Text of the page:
In People v. Byron, 17 N.Y.2d 64, 268 N.Y.S.2d 24, 215 N.E.2d 345 (1966), the New York Court of Appeals held that a statute requiring an adequate muffler to prevent "excessive and unusual noise" sufficiently described the evil to be prevented and informed the motorist of his duty.Summary of this case from St. Louis County v. McClune
Argued January 10, 1966
Decided February 24, 1966
Appeal from the County Court of Chautauqua County, PAUL V. COVEY, J.P.
Louis J. Lefkowitz, Attorney-General ( Winifred C. Stanley, Paxton Blair and Ruth Kessler Toch of counsel), and Sidney T. Hewes, District Attorney, for appellant.
Benjamin C. Perreault for respondent.
This appeal is here by leave of a Judge of this court from an order of the County Court of Chautauqua County (O'CONNOR, J.) which held unconstitutional for vagueness sub-division 31 of section 375 of the Vehicle and Traffic Law pertaining to motor vehicle mufflers, reversed the conviction and remitted the fine imposed by a Justice of the Peace in the Town of Poland.
On May 28, 1964 defendant was stopped by a State trooper and issued a uniform traffic ticket charging him with violating subdivision 31 of section 375 of the Vehicle and Traffic Law which provides: "Mufflers. Prevention of noise. Every motor vehicle, operated or driven upon the highways of the state, shall at all times be equipped with an adequate muffler in constant operation and properly maintained to prevent any excessive or unusual noise and no such muffler or exhaust system shall be equipped with a cut-out, bypass, or similar device. No person shall modify the exhaust system of a motor vehicle in a manner which will amplify or increase the noise emitted by the motor of such vehicle above that emitted by the muffler originally installed on the vehicle and such original muffler shall comply with all the requirements of this section."
This appeal involves the validity of the first sentence only.
At the hearing, the trooper supplied a bill of particulars alleging that defendant operated his 1958 Studebaker without an adequate muffler, that the vehicle made a loud noise much in excess of the noise made by other vehicles which passed, that the muffler was in a bad state of repair and that defendant admitted it was in a bad state of repair and had been for some time. The Court of Special Sessions of the Town of Poland convicted the defendant and imposed a fine.
On appeal, the County Court reversed, holding that the verbiage of the statute was too vague and indefinite to give clear, positive and unequivocal warning of the rule to be obeyed.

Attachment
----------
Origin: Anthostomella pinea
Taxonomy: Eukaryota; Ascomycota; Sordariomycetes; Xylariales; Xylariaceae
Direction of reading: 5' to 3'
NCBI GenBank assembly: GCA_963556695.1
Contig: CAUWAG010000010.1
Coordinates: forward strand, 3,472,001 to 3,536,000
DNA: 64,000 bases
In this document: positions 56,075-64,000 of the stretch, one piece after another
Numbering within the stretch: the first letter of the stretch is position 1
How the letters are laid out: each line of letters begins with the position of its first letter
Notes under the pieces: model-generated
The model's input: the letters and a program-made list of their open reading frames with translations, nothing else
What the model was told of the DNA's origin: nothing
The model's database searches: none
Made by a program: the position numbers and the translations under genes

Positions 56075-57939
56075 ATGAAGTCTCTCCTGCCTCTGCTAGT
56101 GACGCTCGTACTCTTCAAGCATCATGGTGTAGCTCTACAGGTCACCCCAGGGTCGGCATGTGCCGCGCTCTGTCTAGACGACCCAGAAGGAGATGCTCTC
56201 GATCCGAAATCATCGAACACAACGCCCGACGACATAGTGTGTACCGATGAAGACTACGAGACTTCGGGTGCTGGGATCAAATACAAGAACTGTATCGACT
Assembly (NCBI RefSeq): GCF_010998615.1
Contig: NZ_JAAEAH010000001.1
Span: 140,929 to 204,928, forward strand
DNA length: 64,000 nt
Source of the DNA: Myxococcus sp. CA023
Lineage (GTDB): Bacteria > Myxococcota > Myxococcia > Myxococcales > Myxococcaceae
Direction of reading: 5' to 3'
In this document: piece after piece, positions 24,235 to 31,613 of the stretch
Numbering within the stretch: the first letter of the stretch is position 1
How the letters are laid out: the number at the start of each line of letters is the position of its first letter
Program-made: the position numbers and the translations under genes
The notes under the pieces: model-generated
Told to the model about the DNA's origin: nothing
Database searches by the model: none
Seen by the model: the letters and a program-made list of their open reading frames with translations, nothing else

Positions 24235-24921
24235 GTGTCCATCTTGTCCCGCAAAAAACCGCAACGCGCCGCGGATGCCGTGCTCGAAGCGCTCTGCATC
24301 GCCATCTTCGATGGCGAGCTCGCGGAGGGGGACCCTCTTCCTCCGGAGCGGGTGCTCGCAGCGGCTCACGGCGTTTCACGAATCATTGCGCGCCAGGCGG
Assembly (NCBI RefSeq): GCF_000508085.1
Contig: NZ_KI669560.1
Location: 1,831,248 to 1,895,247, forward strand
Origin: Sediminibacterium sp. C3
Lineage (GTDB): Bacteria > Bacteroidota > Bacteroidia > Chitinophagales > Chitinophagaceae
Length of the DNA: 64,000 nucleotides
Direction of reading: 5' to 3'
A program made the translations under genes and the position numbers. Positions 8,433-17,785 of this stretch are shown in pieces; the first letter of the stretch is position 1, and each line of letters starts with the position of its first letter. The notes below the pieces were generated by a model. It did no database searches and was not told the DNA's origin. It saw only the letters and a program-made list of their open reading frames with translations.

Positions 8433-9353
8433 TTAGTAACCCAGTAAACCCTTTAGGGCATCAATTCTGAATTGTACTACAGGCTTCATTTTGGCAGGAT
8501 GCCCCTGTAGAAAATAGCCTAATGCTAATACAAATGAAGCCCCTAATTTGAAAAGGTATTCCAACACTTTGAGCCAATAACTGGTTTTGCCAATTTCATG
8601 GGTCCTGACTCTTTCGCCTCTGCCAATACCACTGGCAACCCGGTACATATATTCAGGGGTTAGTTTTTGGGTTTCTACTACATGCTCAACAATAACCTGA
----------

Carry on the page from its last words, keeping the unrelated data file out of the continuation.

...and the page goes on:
The prosecution in this case was for a "traffic infraction", not a crime, but such a prosecution is penal in nature and the rules of criminal law are generally applicable. ( People v. Lewis, 13 N.Y.2d 180.) As the County Judge stated, a criminal statute must be sufficiently definite, clear and positive to give unequivocal warning to citizens of the rule which is to be obeyed. It is also true, of course, that all presumptions and intendments favor the validity of a statute and mere doubt does not afford sufficient reason for a judicial declaration of invalidity.
The predecessor to subdivision 31 of section 375 provided that every vehicle "shall have a suitable muffler or device to prevent unnecessary noise from exhaust gases". The constitutionality of this provision was challenged in County Courts in People v. Zanchelli ( 8 Misc.2d 1069) and People v. Sisson ( 12 Misc.2d 18) and in each case the provision was held unconstitutional. The courts found that the provision was vague and susceptible to a dual interpretation, one application to trucks and one to pleasure cars, and that it contained no sufficient definition of criminal conduct. The defendant argues — and the lower court agreed — that the current provision is equally vague and similarly unconstitutional.
It is our opinion that the statute in question states with sufficient clarity the rule which is to be obeyed. The test is whether a reasonable man subject to the statute would be informed of the nature of the offense prohibited and what is required of him. Such warning must be unequivocal but this requirement does not preclude the use of ordinary terms to express ideas which find adequate interpretation in common usage and understanding.
The evil sought to be prevented is "excessive or unusual noise". What is usual noise in the operation of a car has become common knowledge and anything in excess of that is excessive or unusual and any ordinary motorist should have no difficulty in ascertaining whether or not excessive or unusual noise accompanied the operation of his vehicle. The purpose of the statute, as made clear on its face, is not to prohibit noise but to minimize noise. We think the statute sufficiently describes the evil to be prevented and informs the motorist of his duty, not to eliminate all noise, but to have a properly maintained muffler to prevent unusual noise. When his muffler is in such a state of disrepair that the noise exceeds the usual level, the motorist has violated the statute.